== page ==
Tropical Development Possible in the Gulf of Mexico
There is a possible tropical system developing in the Gulf of Mexico. The biggest potential threats will be heavy rains and rip currents.
An area of low pressure is being monitored for subtropical or tropical development in the Gulf of Mexico.
The National Hurricane Center currently gives it a medium chance of development over the next 5 days.
Heavy rainfall will be the primary concern regardless, especially in Florida.
The 2018 Atlantic hurricane season is trying to get off to another early start.
An area of low pressure will be closely monitored for subtropical or tropical development in the Gulf of Mexico this week as it spreads heavy rainfall across Florida and other parts of the Southeast.
When low-pressure systems like this one form over the warm waters of the Gulf this time of year, we must always watch them closely for potential development.
(MORE: Hurricane Central)
Right now, the National Hurricane Center gives the system a medium chance of development into a subtropical or tropical depression or storm over the next five days. Heavy rainfall will be the primary concern regardless, especially in the Sunshine State.
The hatched area over the Gulf of Mexico is where the National Hurricane Center is monitoring for subtropical or tropical development over the next 5 days.
If it were to develop, this would be the first subtropical or tropical depression or storm of the 2018 Atlantic hurricane season, which doesn’t officially begin until June 1. If it reached tropical storm strength, it would earn the name Alberto.
Four of the past six years have featured named storms before June 1 in the Atlantic, including 2012, 2015, 2016 and 2017. Two of those years – 2012 and 2016 – featured the genesis of two named storms before June 1.
This system’s rainfall is much-needed in central and southern Florida, where drought conditions have recently developed, and coincides with the start of Florida’s wet season.
Current Radar, Watches and Warnings
Watches and warnings are issued by the National Weather Service.
Much of central and southern Florida can expect at least 1 to 3 inches of rainfall through midweek. Locally higher amounts are expected in heavier thunderstorms, and totals of 3 to 7 inches are likely in southeastern and eastern Florida through midweek.
The moisture will also fuel downpours that result in rainfall totals of 1 to 3 inches across other parts of the Southeast this week.
Locally higher rainfall amounts are possible.
Although this rain is beneficial overall, there could be pockets of localized flooding in the week ahead.
The good news: higher rainfall amounts look likeliest in areas where it is most needed in the Sunshine State.
As of May 8, more than 26 percent of the state was in moderate drought, with a portion of South Florida in severe drought, according to the U.S. Drought Monitor.
Drought conditions as of May 8, 2018.
(U.S. Drought Monitor)
Additionally, just over half of the state was at least abnormally dry. Drought conditions did not begin to develop there until late February.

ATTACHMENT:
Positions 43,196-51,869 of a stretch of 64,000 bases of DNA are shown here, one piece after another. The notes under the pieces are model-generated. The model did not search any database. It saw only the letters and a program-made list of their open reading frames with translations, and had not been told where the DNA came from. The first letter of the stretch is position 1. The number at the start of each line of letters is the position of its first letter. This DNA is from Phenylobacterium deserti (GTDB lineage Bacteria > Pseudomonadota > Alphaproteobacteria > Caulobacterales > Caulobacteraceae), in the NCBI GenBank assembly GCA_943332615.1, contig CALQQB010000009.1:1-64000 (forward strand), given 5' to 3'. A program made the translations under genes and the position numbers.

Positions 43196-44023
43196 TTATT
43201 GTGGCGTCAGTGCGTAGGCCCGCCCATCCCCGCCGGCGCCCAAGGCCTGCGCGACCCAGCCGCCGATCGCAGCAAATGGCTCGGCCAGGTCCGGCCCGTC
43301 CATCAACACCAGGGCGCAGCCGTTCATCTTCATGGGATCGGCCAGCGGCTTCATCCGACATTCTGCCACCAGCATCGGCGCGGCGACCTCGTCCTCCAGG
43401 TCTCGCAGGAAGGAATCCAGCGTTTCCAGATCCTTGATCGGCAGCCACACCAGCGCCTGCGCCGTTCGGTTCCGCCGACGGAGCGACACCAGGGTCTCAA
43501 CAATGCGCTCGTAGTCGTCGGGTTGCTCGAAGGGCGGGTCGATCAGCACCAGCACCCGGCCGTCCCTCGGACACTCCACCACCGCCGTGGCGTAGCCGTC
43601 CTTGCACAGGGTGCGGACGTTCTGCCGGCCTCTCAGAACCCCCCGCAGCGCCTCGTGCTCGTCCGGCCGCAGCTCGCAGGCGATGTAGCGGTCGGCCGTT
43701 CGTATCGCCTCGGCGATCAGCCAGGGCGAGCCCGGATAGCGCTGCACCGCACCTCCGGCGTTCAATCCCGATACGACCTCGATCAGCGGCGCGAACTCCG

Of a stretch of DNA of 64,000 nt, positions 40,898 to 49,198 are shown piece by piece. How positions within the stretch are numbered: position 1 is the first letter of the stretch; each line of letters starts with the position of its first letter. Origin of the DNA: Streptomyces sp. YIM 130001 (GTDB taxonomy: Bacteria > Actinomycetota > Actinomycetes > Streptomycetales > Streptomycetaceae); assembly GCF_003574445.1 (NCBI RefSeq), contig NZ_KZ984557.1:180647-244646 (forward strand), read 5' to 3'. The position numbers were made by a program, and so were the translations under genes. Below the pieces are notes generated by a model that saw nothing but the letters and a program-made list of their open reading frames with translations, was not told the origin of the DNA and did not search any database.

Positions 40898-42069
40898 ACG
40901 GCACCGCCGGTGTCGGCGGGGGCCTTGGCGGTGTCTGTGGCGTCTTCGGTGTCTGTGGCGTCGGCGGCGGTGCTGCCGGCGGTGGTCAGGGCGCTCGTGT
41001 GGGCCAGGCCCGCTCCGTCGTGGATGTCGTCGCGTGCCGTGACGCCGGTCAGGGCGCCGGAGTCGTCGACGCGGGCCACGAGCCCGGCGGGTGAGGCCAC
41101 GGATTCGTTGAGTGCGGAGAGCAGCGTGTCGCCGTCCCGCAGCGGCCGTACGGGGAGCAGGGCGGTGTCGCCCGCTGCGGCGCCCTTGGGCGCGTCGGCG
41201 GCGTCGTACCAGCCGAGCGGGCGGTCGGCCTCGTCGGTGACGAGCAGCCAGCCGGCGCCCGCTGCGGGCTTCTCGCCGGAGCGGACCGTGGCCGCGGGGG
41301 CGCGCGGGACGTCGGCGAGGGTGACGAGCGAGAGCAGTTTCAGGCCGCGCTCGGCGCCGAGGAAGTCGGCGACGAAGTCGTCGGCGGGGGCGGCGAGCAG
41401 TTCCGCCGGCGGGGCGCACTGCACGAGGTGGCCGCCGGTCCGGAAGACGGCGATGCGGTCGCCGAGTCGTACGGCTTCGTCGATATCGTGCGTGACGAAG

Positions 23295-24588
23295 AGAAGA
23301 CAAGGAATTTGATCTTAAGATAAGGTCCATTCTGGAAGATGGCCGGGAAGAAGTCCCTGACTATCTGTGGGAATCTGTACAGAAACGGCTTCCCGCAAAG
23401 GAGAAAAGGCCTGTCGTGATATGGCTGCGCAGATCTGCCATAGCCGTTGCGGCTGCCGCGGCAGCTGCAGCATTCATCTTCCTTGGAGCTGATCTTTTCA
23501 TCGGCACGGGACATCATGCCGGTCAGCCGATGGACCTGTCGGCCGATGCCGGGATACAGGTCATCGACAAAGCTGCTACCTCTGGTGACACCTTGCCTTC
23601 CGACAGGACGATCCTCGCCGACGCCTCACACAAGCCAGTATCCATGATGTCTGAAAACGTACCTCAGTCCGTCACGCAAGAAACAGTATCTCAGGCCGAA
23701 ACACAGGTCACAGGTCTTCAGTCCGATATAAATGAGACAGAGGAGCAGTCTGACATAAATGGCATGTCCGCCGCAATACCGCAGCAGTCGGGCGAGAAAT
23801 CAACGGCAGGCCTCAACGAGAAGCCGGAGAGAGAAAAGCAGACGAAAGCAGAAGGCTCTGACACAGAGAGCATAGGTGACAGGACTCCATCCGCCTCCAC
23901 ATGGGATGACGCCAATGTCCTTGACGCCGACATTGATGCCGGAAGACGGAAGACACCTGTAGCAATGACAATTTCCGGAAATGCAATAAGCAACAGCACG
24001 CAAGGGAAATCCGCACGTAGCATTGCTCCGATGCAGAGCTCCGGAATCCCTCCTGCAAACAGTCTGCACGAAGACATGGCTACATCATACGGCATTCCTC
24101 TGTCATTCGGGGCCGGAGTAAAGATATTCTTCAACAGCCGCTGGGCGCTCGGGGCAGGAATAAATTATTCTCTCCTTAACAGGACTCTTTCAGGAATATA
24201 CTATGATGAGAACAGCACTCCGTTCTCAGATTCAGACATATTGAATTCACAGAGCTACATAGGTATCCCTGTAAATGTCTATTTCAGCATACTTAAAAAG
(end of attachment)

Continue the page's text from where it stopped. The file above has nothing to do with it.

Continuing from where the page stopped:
Miami only measured 0.37 inches of rainfall in February, 1.88 inches below average for the month. This dry trend was exacerbated in March, when Miami only picked up 0.19 inches, compared to the average rainfall for March – 3 inches. Similar experiences were observed all across South Florida.
This dry pattern began to shift in late April in the area, but locations such as Fort Lauderdale and Naples remained more than 6 inches below average year-to-date as of Friday. But there appears to be hope for a wetter pattern as the wet season commences.
Wet Season Begins This Month in Parts of Florida
The May-to-October time period when most of the annual precipitation occurs in Florida is known as the wet season.
For example, Miami receives about 45 inches of rain – almost 75 percent of its average annual rainfall – from May to October. By late May, the rainy season is usually ramping up across South Florida.
Farther north, Tampa records about 70 percent of its average annual rainfall of 46.3 inches during the wet season. The beginning of the rainy season is a bit later, usually in mid-June, across central and northern Florida.
Florida’s Wet Season Setup
The purple dashed lines depict typical sea-breeze boundaries that help to trigger storm formation from late spring into early fall.
The reason for the increase in rainfall is that cold fronts do not track into Florida during this time, which allows for warmer temperatures and humid conditions to dominate.
As humidity increases, thunderstorm activity increases. Thunderstorms develop along sea-breeze fronts as cooler air slides inland from the Gulf of Mexico and the Atlantic Ocean, as shown above.
In addition, hurricane season officially runs from June 1 through Nov. 30 and brings an increased chance for rainfall. It’s important to remember that a strong hurricane is not needed to bring excessive rainfall; slow-moving tropical storms or even tropical depressions can result in heavy rainfall and flooding in the region.
Although the beginning of the wet season is good news regarding the needed rainfall, one problem this brings is the possibility of dry lightning. This occurs when lightning strikes hit the ground outside of rainfall, and these strikes can create grass fires, especially where the ground is dry following the dry season.